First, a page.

The problem with Samurai and what ultimately does it in is McGuire. It’s very hard to cast a good kid lead in an adventure movie for all ages, it’s harder to cast one for an R-rated action movie… there’s no shame in not getting it right. Sadly, Mungia and company get it not just a little wrong, they get it astoundingly, increasingly wrong. Though if they were really making the movie and thinking it was fine—which seems to make sense, given how not good Falcon’s line deliveries get (and appear dubbed much of the time—his stunts are great, he was a stuntman)–but to not see what McGuire’s doing to your movie….

It’s like having an adorable little puppy who’s so annoying you want to kick it.

But there is an odd sincerity to the McGuire character, the young orphan who needs protecting and ronin Falcon’s the only one available–but it’s still bad and it’s not a cloying addition. It’s the film’s biggest swing and the resulting miss is what breaks Samurai’s last string.

Maybe if Falcon were a great lead but he’s not even a good one. Samurai is impressive for its creators’ tenacity and ability to get investors, Falcon’s physical movement, the samurai action, and the photography. The rest… nope.

0/4ⓏⒺⓇⓄ

CREDITS

Directed by Lance Mungia; written by Jeffrey Falcon and Mungia; music by The Red Elvises and Brian Tyler; director of photography, Kristian Bernier; edited by James Frisa; production and costume designer, Falcon; produced by Leanna Creel; released by Palm Pictures.

Starring Jeffrey Falcon (Buddy), Justin McGuire (The Kid), Stephane Gauger (Death), Clifford Hugo (Psycho), and Kim De Angelo (Mother).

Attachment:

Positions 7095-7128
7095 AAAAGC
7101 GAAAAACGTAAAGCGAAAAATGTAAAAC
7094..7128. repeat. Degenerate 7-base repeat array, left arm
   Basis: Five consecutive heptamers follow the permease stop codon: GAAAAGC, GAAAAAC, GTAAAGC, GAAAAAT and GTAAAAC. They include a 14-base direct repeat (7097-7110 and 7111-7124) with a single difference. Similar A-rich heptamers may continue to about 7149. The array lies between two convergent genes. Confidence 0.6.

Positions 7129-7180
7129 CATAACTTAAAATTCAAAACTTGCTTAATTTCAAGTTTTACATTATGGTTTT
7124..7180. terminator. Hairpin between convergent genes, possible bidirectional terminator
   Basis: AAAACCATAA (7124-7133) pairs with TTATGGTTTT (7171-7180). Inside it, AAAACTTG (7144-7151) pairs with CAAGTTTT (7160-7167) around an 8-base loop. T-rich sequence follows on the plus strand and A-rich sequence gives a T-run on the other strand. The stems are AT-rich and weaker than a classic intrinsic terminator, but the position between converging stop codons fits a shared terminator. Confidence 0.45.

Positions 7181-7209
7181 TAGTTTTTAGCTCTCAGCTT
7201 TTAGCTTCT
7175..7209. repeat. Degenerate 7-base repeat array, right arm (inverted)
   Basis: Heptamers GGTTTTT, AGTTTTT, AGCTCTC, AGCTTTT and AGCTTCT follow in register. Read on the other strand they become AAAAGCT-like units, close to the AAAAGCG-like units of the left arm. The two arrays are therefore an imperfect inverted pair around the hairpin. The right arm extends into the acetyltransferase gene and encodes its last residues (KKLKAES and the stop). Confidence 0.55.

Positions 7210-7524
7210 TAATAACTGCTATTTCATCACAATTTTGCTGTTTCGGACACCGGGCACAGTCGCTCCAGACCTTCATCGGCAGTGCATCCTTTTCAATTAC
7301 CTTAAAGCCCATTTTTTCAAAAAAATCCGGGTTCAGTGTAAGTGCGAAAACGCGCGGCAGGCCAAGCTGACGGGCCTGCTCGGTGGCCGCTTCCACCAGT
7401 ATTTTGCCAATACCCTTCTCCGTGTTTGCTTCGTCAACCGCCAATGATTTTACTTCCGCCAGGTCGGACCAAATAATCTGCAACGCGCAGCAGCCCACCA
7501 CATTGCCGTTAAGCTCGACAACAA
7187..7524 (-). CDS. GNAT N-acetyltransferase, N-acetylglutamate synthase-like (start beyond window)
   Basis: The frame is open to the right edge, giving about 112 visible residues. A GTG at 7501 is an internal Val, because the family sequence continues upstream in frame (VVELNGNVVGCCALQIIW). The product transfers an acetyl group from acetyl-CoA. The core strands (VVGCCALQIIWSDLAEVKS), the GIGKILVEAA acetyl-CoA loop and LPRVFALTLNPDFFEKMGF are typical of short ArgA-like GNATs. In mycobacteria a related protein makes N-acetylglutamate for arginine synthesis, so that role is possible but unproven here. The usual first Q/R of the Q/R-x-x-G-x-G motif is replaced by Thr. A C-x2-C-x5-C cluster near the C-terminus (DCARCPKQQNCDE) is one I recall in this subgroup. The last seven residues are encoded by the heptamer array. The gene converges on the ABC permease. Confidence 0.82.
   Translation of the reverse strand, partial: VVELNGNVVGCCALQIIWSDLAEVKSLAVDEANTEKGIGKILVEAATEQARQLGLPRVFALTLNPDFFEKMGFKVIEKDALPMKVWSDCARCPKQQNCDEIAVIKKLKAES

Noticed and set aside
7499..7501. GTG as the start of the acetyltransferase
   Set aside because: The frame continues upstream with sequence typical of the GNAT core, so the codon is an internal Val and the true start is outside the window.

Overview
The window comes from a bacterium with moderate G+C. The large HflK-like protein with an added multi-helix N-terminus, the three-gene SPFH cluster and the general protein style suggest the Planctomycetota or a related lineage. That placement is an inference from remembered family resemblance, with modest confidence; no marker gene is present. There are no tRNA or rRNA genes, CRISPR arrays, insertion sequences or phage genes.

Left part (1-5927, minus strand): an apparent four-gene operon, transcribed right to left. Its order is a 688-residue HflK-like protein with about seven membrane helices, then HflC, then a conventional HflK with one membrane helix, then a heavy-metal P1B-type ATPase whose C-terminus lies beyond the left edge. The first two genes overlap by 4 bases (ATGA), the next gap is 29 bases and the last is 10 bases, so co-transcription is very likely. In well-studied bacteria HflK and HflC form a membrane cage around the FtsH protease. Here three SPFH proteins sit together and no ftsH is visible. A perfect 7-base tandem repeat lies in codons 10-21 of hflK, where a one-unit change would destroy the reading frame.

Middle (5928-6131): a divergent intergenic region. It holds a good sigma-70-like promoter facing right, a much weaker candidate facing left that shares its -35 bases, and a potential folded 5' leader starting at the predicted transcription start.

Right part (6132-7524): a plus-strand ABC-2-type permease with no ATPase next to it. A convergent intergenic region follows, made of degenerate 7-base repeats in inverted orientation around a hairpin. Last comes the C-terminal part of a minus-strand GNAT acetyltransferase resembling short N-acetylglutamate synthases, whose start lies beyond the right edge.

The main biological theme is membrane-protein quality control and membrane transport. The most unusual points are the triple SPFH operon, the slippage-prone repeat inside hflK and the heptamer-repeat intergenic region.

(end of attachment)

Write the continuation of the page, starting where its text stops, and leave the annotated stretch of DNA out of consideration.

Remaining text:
Rambo: Last Blood (2019, Adrian Grunberg)

Sitting and reflecting on Rambo: Last Blood and the franchise’s thirty-seven year legacy, the best idea of the fixing the film is probably just to have Sylvester Stallone do a bunch of shots training horses. He seems really good with them. And he doesn’t seem really good at anything in Last Blood. It’s a far less physical Rambo for Stallone, who seems far less interested in being a septuagenarian action star than quickly turning around corners after the villains end up in his traps. There’s one big physical action sequence for Stallone though; he seems able enough. Just the script doesn’t offer any good action possibilities and director Grunberg is incompetent.

Last Blood is a film with limited possibilities. It’s not like Rambo is a great part with a lot of potential. He’s a pretty generic Stallone protagonist here. He’s still got PTSD, which Last Blood showcases with hilariously bad flashback newsreel footage because no one in the film’s post-production departments care about their dignity. Maybe they all used pseudonyms. Doesn’t matter, because the flashback footage goes away, along with when Stallone gets visual flashes when he’s out being Rambo (in a Mexican night club), and then never shows up after a doctor warns he’s got a concussion. Because Last Blood isn’t just bad—it’s boringly bad. Grunberg’s really, really, really bad. Stallone and Matthew Cirulnick’s script is frequently dumb, then dumber. Lots of bad things happen because Stallone doesn’t operate with forethought. So when he eventually plans how his enemies are going to attack him so he can set traps to ensnare them… well, he didn’t have that ability for forethought earlier.